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This is what I want to tell my boy, if only he would believe me…

Perhaps not to be is to be without your being,
without your going, that cuts noon light
like a blue flower, without your passing
later through fog and stones,

– Pablo Neruda

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And this is my message for you…

You have to be always drunk. That’s all there is to it—it’s the only way. So as not to feel the horrible burden of time that breaks your back and bends you to the earth, you have to be continually drunk.

But on what? Wine, poetry or virtue, as you wish. But be drunk.

And if sometimes, on the steps of a palace or the green grass of a ditch, in the mournful solitude of your room, you wake again, drunkenness already diminishing or gone, ask the wind, the wave, the star, the bird, the clock, everything that is flying, everything that is groaning, everything that is rolling, everything that is singing, everything that is speaking. . ask what time it is and wind, wave, star, bird, clock will answer you: “It is time to be drunk! So as not to be the martyred slaves of time, be drunk, be continually drunk! On wine, on poetry or on virtue as you wish.”

– Charles Baudelaire

I recommend virtue over poetry and poetry over wine, but you alone can choose your poison.  😉

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And how about you? What are the lines that oft come to you mind… lines that make your heart glad or sad… lines that inspire you or ensconce you….

Which are the poems that mirror your thoughts? I would love to know.

Image Credits: 12, 3, 4, 5, 6, 7, 8, 9


This entry was posted on Wednesday, May 9th, 2012 at 6:00 pm. It is filed under Decor. You can follow any responses to this entry through the RSS 2.0 feed.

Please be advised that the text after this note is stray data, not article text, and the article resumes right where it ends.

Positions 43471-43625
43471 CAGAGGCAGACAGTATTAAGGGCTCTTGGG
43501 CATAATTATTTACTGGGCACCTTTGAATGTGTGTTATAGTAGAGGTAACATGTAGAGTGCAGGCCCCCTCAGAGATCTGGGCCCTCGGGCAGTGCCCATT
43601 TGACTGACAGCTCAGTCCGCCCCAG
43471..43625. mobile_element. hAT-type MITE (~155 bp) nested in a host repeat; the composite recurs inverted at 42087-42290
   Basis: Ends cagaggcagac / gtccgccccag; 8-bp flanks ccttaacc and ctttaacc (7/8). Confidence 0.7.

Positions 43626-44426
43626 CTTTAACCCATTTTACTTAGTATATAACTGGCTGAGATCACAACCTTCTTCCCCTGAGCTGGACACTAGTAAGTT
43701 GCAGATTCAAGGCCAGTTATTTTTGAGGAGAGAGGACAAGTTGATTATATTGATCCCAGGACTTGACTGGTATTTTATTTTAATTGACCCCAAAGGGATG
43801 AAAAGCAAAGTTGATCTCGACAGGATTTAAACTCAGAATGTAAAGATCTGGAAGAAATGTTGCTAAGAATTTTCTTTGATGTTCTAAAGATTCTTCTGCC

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11 Responses to “Rhyme and reason”

  1. This is just so beautiful and I appreciate all of the time and creative effort you put into this lovely post.


  2. Liz says:

    Wow thank you! You have no idea how much that means to me, coming from you… 🙂

  3. Hannah says:

    beautiful poems. i love the Yeats one. I really like his, He Wishes For the Cloths of Heaven too


  4. Dizzy Lizzie says:

    Oh, I do too! I love that one. Tread softly… Forgot about that one acually…

  5. These are great selections! I love poetry, but never seem to read as much of it as I should. I’ll have to bookmark these as a reminder from time to time.

  6. Cara says:

    “Yet all experience is an arch wherethro’ gleams that untravell’d world whose margin fades forever and forever when I move…” – Tennyson’s “Ulysses”

    “Let us then be up and doing/ with a heart for any fate/ still achieving, still pursuing/ learn to labor and to wait.” – Longfellow, “Psalm of Life”

    And for some reason, probably forced (yet happy) memorization in 4th grade, T.S. Eliot’s “The Naming of Cats” and Emily Dickinson’s “I’m Nobody” come to mind, too.

  7. Katie says:

    Oh, wow, incredible poems! Thank you for all of them, and all your good words alongside the poets’.

    Have a beautiful weekend!

  8. Liz says:

    Oh lovely! Poetry is so awesome. Why don’t you start with e. e. cummings or Pablo Neruda. Or Mary Oliver. Oliver is awesome. There I go again!

  9. Liz says:

    Awesome! 🙂 Forced (yet happy) memorization is what made me this way too. My grandmother used to make me learn poetry. 🙂 Thanks for the poems. 🙂

  10. Liz says:

    Thank you, Katie! You have a lovely weekend too!